The only case cited by the majority opinion, the holding of which supports its position, is Roberts v. State, 281 Ark. 218, 663 S.W.2d 178 (1984). In that case the appellant was charged with burglary and theft of property, and the appellant argued on appeal he was entitled to an instruction on the lesser included offense of theft by receiving. He put on three alibi witnesses whose testimony was that the appellant had been in possession of one of the allegedly stolen items since before the theft occurred. This court said, "[s]ince the appellant's position was that he was innocent of any theft, his request for the lesser included offense of theft by receiving was not rational." That opinion was wrong, and it was as illogical as the majority opinion here. Rather than making the "rational basis" determination by evaluating the state's evidence against the accused, as had the previous cases, the opinion subtly shifted the emphasis to the evidence presented by the accused. The result of this kind of thinking is that a plea of not guilty obviates the necessity of giving a lesser included offense instruction. The response to that assertion may be that we will only decline to require it when the accused testifies or presents other evidence denying his guilt. Again, this has the effect of denying the jury an opportunity to evaluate the state's evidence except to say it is all true or all false.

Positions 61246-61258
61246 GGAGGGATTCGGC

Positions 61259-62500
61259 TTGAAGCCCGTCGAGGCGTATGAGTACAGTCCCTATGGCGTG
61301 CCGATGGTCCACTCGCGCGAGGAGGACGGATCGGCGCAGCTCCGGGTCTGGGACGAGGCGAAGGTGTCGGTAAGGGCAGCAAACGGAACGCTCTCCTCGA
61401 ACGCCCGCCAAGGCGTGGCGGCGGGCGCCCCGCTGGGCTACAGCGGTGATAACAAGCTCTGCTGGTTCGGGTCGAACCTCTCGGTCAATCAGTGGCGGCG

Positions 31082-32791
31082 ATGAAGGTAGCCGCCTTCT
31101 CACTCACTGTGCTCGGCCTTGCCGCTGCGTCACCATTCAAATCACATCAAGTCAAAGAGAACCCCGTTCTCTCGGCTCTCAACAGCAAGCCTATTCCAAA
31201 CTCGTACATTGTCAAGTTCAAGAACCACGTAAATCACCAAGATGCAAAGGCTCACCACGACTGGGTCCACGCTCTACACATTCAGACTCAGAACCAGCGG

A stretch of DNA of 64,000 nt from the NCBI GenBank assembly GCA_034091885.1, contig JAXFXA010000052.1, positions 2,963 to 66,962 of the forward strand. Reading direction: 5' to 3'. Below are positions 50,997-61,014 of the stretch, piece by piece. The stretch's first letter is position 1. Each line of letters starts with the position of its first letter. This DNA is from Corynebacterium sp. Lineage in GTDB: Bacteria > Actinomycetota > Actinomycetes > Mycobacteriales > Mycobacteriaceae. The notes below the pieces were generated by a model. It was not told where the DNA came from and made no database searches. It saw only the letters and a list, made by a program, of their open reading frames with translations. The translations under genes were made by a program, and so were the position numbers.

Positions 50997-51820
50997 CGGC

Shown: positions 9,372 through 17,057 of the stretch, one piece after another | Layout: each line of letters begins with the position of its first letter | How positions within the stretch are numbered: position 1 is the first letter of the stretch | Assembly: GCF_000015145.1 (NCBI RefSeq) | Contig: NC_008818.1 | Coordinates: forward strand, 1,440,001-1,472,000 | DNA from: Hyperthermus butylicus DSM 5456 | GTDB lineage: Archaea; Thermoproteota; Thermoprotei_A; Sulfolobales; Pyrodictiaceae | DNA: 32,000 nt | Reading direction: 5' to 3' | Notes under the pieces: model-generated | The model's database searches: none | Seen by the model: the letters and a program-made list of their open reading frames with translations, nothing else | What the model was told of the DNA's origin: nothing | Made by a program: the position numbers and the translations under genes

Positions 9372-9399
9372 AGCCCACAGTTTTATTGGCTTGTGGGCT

The prosecution will be hurt in some cases as much as the accused will be hurt in others by this illogical and unnecessary ruling. Presumably there will be cases where the state's evidence would be strong enough to convince a jury to convict of a lesser included offense but not of the offense charged. The trial court, reading Roberts v. State, supra, and the majority opinion here, may decline to give the lesser included offense instruction, because of the accused's testimony denying guilt, and thus deprive the jury of the opportunity to convict *699 the accused of an offense of which he has been proven guilty. It makes no sense to me, and therefore, I respectfully suggest that Roberts v. State, supra, should be overruled and we should return to the reasonable practice of determining whether there is a rational basis for instructing on a lesser included offense by looking to the state's evidence to determine whether, as a matter of fact, an instruction on a lesser included offense would be justified.

PURTLE and DUDLEY, JJ., join in this dissent.